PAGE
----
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Ray Kurzweil: genius or naive optimist?

  1. Aug 4, 2007 #1
    I recently finished reading the book "The singularity is near" by Ray Kurzweil, in which he tries to predict the development of technology over the next decades and the impact this development will have on society. Based on the accelerating nature of technological evolution, Kurzwail claims that over the next decades rapid progress in fields such as nano-technology, genetics and artificial intelligence, will help us attain immortality and lead to the state of technological singularity, characterized by infinite intelligence.

    Obviously what I just wrote does not make justice to the whole idea of the book, but I would like to ask those of you who are already familiar with Kurzweil's thoughts about these matters: do you believe that he is a genius or naive optimist (or, possibly, something in between)?

  2. jcsd
  3. Aug 4, 2007 #2


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    I think that he is a good business man, who gets people to buy his books, what more can you ask from him.
  4. Aug 4, 2007 #3
    he shows the data and makes the most reasonable predictions based on it- no more and no less- his incredible contributions to society through his philanthropy and invention speak to his genius- not the obvious conclusions of accelerating change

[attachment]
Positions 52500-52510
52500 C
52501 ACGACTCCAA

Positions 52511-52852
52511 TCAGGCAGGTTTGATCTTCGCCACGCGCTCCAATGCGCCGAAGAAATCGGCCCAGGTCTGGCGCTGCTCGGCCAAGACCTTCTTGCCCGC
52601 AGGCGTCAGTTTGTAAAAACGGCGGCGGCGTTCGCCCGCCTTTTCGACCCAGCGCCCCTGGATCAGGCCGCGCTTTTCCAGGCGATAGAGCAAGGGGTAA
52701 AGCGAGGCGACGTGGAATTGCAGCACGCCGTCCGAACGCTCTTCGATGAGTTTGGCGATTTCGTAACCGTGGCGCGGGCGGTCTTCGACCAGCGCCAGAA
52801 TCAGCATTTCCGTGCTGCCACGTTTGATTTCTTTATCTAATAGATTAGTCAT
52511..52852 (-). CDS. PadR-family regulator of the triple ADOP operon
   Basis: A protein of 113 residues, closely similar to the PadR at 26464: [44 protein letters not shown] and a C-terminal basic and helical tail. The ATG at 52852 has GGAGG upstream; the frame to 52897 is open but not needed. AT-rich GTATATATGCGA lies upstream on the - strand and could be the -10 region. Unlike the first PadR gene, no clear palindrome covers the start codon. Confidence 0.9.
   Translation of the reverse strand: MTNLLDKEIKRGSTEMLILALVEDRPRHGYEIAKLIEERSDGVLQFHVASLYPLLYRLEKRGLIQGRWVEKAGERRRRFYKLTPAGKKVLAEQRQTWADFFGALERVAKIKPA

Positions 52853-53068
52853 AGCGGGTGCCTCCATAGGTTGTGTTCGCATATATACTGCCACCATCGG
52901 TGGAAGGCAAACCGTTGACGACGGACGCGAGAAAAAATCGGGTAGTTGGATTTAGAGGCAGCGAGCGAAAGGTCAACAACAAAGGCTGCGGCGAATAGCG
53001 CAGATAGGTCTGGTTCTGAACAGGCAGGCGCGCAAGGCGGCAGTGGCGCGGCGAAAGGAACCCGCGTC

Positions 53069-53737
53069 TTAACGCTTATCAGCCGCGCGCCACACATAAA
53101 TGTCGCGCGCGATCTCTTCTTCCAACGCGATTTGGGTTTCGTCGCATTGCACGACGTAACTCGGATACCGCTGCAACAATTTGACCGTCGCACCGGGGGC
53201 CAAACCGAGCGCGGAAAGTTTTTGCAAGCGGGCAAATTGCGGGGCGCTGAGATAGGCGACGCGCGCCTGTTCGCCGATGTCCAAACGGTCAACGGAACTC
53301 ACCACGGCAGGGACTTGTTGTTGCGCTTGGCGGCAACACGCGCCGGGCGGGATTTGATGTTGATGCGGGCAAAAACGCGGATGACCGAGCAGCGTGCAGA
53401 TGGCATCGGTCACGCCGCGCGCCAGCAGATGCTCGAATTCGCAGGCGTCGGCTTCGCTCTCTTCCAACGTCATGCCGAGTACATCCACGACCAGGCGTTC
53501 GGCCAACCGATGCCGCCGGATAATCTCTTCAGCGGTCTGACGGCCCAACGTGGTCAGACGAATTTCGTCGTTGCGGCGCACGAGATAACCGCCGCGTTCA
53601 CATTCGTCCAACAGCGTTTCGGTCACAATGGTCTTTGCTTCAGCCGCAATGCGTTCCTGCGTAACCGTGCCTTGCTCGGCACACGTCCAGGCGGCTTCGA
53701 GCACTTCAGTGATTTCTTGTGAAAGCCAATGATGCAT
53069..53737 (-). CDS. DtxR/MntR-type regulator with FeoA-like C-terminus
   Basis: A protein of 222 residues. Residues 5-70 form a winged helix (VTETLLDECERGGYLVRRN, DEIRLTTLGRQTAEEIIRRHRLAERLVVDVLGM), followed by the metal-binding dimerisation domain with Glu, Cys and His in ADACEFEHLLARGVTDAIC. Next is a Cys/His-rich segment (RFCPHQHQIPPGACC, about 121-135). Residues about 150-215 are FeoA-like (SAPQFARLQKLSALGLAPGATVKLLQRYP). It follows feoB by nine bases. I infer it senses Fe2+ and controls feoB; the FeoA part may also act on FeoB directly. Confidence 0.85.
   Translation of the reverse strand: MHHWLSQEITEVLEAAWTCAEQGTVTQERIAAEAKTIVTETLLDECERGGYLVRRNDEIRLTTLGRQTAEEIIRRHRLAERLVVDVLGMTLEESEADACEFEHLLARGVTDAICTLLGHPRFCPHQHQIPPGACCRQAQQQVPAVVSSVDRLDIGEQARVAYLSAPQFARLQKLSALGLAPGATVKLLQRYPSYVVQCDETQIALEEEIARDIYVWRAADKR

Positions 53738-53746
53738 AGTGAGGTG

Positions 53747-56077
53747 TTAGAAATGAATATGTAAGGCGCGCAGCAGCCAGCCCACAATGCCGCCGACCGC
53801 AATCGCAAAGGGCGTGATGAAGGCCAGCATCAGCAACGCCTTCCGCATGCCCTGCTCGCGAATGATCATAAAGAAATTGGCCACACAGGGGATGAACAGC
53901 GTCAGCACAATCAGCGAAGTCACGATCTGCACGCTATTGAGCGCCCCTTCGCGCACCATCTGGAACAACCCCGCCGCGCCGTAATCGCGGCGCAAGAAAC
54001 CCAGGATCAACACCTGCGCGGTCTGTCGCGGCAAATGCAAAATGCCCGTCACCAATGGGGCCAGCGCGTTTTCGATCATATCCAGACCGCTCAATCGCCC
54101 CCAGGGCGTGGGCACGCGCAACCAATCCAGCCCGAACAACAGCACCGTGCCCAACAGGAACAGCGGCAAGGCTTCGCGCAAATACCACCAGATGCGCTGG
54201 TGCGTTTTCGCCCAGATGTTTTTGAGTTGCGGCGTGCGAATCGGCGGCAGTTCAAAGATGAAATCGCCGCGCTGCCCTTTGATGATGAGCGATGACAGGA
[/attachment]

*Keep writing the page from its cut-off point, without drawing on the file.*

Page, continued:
5. Aug 5, 2007 #4

    Ivan Seeking

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    I don't know about Kurzweil in particular, but the impact of the coming singularity has been discussed for decades now. And in part we see the effects already. For example, for my work, I can now get information as fast as I can enter the key words in a Google search. In the past, these searches would often take many hours, or even days at the library, and/or many $1 per minute long-distance phone calls to manufacturers. What many people take for granted today was considered science fiction not that long ago.

    For anyone who saw the movie AI, what is the difference between Google [or Wiki] and Dr. Know?

    I don't know if we will ever see immortality [well, I sure won't], but based on claims made by some of the people doing the work, I can see 400 year lifespans being possible, and perhaps within decades. I think it was about a decade ago now that we first saw the life expectancy of certain worms increased by up to six fold. And if you can manage to live another 300+ years, who knows what might be possible before the clock runs out. Of course, if people stop dying, you may wish you were dead. :biggrin: That is, it would certainly pose some new problems for humanity.
    Last edited: Aug 5, 2007
  6. Aug 5, 2007 #5
    I think that he uses an overly-simplified exponential extrapolation.
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